The reason why we cannot include atraumatic spinal cord injury in the planned SCINETUSA phase 3 trial is because we don't have any data concerning the variability of the atraumatic spinal cord injury and its response to therapy. If we want to do that, we need to carry out a separate phase 1/2 trial that which assesses the safety, feasibility, and possible efficacy of the treatment. The trial should show us that the treatment is safe and feasible, as well as provide the power analysis for the design of a phase 3 clinical trial for atraumatic spinal cord injury. If the trial shows a dramatic treatment effect, then of course this probably would be sufficient to justify a larger trial that would justify approval of the label of the therapy.

    Wise.

  3. #143
    Super Moderator Sue Pendleton's Avatar
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    The reason why we cannot include atraumatic spinal cord injury in the planned SCINETUSA phase 3 trial is because we don't have any data concerning the variability of the atraumatic spinal cord injury and its response to therapy.
    What if another source had this information? More specifically broken down to ASIA A, B and all other and again by cause? Would the data be sufficient or would a hospital/rehab group need to join SCINetUS for their patients to be treated? Just out of curiosity (and that the stuff is cheap, easily gotten and when monitored rather safe), will the lithium alone results be released early if it appears to create return or adds neuroprotective action to any other modalities or drugs used? I know several Americans treated in the early 1990's in places like the Ivory Coast, Ghana and Senegal who recovered a lot of function, including one cervical central cord who is independent, after receiving methylprednisolone as it is cheap enough in Africa and is normally the branded Solumedrol. Lithium alone could possibly help some of the chonically injured in the developing world regain some function while not causing problems with their balance of payments due to its low cost. Monitoring costs are also low as labor is cheap and I understand that the testing is not extensive but limited to a few items on chem panel.

    And did I miss something about the Canadians and Mexicans pulling out of NASCINet?
    Courage doesn't always roar. Sometimes courage is the quiet voice at the end of the day saying, "I will try again tomorrow."

    Disclaimer: Answers, suggestions, and/or comments do not constitute medical advice expressed or implied and are based solely on my experiences as a SCI patient. Please consult your attending physician for medical advise and treatment. In the event of a medical emergency please call 911.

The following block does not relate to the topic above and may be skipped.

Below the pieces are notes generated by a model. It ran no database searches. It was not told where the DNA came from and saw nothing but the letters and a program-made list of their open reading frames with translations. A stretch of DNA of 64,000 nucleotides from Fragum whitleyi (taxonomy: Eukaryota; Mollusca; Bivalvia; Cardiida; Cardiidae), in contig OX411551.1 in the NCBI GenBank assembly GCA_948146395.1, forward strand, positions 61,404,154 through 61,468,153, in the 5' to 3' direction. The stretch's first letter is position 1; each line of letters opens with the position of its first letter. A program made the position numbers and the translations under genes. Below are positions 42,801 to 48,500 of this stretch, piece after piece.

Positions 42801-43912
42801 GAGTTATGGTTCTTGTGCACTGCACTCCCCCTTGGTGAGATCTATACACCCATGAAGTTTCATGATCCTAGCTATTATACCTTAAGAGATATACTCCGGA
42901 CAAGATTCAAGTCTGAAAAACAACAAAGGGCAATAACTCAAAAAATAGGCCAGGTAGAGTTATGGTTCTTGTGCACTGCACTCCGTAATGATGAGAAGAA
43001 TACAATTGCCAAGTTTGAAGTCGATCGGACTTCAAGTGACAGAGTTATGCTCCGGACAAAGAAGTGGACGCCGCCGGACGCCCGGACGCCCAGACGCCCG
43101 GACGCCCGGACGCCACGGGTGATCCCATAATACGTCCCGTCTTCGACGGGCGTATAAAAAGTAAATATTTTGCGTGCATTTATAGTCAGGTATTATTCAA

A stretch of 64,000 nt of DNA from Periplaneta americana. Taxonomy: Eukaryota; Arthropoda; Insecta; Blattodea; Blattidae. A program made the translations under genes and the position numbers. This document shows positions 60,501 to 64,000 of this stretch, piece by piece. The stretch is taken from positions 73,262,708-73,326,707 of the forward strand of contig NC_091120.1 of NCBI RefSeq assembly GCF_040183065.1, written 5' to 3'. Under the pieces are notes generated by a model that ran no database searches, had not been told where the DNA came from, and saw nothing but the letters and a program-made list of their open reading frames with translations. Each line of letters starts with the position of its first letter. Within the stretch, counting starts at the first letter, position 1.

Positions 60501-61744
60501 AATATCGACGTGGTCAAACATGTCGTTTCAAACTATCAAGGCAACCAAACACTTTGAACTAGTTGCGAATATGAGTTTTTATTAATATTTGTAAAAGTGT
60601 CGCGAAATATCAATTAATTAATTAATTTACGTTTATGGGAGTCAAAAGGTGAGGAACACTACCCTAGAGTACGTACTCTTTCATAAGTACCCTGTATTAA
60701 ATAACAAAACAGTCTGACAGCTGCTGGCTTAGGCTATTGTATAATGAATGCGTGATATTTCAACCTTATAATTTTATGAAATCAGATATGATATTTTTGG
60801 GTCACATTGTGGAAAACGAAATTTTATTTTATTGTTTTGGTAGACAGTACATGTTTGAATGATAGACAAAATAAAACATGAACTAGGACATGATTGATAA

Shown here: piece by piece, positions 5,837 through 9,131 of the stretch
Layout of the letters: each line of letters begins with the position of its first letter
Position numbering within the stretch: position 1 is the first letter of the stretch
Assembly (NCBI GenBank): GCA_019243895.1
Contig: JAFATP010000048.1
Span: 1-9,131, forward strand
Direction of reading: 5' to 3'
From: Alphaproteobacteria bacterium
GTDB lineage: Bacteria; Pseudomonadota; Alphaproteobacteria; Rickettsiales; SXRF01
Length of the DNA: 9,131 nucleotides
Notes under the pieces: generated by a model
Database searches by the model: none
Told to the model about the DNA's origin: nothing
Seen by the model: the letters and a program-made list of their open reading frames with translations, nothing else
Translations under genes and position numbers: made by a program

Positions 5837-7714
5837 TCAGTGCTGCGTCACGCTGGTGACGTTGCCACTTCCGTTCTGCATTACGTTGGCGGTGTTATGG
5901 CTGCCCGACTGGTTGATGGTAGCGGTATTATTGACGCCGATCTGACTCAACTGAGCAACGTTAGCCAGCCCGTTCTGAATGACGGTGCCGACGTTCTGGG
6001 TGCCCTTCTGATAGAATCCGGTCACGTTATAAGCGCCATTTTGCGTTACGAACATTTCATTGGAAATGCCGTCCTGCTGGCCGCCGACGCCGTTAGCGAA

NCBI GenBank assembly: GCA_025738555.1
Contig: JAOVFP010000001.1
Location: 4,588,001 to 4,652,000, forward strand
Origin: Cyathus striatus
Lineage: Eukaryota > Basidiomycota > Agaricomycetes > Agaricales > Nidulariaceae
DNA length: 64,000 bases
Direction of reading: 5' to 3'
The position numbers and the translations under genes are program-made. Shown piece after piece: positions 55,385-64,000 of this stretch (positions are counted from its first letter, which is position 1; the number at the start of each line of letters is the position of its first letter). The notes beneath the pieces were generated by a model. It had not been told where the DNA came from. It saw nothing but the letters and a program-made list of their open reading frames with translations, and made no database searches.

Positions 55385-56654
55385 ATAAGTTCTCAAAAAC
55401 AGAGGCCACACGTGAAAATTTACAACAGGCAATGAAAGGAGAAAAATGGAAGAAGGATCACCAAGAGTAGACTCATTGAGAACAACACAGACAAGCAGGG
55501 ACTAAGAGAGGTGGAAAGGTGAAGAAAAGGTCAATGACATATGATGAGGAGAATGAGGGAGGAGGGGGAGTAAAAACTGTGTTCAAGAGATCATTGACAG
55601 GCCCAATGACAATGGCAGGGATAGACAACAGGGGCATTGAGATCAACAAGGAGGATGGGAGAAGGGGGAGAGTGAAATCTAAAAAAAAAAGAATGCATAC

4. #144
    Quote Originally Posted by Sue Pendleton View Post
    What if another source had this information? More specifically broken down to ASIA A, B and all other and again by cause?
    • Sue, I have been in the field for a long time and I don't know of any such study of transverse myelitis or ischemic spinal cord injury. As you know, both are extremely variable conditions. Only small series have been reported in the past. We not only require ASIA classification but detailed motor and sensory scores obtained by a reliable group. Also, as I have explained before, ischemic spinal cord injury may differ from traumatic spinal cord injury in the type of white matter damage and extent of gray matter injury in the lower spinal cord. I am very much in favor of doing a separate trial for TM and ischemic spinal cord injury but believe that we cannot justify including these two conditions in a trial of traumatic spinal cord injury.

    Would the data be sufficient or would a hospital/rehab group need to join SCINetUS for their patients to be treated?
    • I don't understand your question. Perhaps I have buried it in long posts that I have made but I have said that we would need to do a separate phase 2 trial for ischemic spinal cord injury and transverse myelitis. For example, I have spoken to Doug Kerr about the possibility of doing a separate trial for TM. SCINetUSA is a clinical trial network and will be helping organize such trials as best as it can. Before a clinical trial can be carried out, one must identify investigators, sites, and develop protocols.